Why do arrows have feathers?

Illustration for article titled Why do arrows have feathers?

To get the desired effect of an arrow - something pointy stuck into someone that you don't like - all you need is a pointed stick and something to launch it. So what are all those feathers doing on the back end of an arrow. We'll tell you the simple physics reason why arrows are plumed.


Arrow is coming up on the CW, as part of their line shows about Superheroes who look like they're posing for a commercial about a triple-bladed shaving razor. (I know the Green Arrow has stubble in the ads. I'm not saying that he shaved his face.) To the untrained eye, arrows always seem to have an extra part. The pointed end and the shaft are fine, sure, but then at the end they look like they're suddenly trying to grow wings. This is the fletching. Modern feathers have synthetic fletching, but before that people used goose feathers.

But why use anything at all? They may be feathers, but they still weigh something, and it's important to get rid of all possible weight when you have to speed something through the air. They aren't making the arrow more aerodynamic, either. That's actually the point of them. They are a minor drag on the arrow when it's flying straight. They're a major drag on it when it's not flying straight.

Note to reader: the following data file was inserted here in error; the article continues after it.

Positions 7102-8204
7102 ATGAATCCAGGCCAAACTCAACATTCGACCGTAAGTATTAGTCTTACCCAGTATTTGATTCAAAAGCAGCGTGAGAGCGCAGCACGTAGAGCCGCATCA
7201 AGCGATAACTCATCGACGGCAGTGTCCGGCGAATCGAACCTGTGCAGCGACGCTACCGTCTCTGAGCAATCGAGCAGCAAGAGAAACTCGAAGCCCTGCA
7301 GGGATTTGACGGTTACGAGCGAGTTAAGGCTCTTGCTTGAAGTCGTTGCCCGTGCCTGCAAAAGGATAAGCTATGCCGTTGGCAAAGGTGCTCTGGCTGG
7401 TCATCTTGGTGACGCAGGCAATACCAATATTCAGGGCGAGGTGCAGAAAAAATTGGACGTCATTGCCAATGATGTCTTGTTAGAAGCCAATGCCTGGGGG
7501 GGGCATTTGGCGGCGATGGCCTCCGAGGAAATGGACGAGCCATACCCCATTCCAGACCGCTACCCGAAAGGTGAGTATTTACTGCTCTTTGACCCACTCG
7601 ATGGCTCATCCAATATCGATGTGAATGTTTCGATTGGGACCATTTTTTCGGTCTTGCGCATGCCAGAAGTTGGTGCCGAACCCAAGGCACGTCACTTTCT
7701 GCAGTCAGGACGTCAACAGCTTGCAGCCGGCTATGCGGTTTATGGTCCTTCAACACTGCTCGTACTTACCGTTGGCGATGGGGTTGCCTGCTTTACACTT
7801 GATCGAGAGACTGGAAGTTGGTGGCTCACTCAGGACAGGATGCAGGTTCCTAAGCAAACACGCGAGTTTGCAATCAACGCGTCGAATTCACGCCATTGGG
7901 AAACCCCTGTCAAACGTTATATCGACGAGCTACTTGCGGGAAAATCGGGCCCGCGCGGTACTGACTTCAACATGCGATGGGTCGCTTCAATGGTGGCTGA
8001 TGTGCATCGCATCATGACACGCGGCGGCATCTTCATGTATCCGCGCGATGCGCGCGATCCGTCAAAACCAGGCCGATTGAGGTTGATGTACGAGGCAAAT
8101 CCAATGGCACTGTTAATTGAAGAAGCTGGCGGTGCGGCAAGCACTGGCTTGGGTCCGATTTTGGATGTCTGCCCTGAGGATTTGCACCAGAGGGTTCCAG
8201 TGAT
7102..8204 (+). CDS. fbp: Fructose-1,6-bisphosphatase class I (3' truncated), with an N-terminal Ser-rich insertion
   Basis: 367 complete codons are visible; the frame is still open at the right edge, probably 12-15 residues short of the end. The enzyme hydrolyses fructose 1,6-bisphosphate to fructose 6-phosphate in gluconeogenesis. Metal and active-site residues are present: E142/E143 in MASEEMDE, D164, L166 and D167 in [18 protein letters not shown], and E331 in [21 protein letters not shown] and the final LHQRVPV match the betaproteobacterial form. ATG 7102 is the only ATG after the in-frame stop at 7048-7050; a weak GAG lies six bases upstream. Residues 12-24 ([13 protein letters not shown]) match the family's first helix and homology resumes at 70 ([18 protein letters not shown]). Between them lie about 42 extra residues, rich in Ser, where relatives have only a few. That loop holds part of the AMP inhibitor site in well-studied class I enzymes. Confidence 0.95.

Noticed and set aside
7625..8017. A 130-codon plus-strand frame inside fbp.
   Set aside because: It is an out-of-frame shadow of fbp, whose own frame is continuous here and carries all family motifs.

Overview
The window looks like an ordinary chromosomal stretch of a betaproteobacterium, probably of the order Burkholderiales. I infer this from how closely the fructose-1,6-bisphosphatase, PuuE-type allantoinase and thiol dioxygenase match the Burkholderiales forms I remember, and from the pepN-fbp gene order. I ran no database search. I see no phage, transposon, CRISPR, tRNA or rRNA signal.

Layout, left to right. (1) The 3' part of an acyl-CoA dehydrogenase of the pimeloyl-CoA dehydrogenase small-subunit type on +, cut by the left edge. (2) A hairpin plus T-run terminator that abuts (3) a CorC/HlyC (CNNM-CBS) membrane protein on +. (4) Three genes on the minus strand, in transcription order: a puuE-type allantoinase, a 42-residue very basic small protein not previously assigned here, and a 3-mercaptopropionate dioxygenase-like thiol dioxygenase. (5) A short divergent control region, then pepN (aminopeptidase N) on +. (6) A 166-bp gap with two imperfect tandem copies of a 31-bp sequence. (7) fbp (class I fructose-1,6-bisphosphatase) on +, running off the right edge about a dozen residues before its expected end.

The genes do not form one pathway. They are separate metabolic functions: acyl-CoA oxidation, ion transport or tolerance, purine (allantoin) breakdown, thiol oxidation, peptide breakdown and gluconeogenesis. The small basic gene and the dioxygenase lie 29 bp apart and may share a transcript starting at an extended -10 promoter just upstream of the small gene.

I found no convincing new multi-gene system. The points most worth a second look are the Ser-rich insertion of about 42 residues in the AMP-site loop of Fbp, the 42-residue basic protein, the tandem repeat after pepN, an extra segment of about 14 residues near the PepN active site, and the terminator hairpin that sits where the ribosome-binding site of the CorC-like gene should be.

If the tip of a non-fletched arrow wobbles out of line with the arrow's flight path, the entire arrow can go off course, and may even start spinning like a cheerleader's baton. When the arrow flies straight, the narrow part of the fletching on the back is in line with the flight path and provides very little resistance. It's like a feather being dragged through the air by its point. Flip the arrow so it's broad side is moving through the air, and the resistance increases considerably, to the point where it takes effort to drag it through the air. When the point of an arrow wobbles, the fletching on the end is turned so that it gets a considerable push of resistance. That push is directly opposite to the way the arrow turned, and so it puts the arrow back in line with its flight path.

On this week's show, Annalee and I analyse the upcoming show, Arrow, mostly from a perspective of the amount of abs shown, as well as talking about all the other sci-fi and fantasy tv coming out this fall. We also make a pyrex dish disappear. Take a look at this week's We Come From the Future.

Via Huntersfriend.


Dr Emilio Lizardo

Aren't they also mounted to impart spin which further stabilizes the arrow, like the rifling in a firearm does to a bullet?

Here is a couple of links supporting that. The first one talks about spin at the end.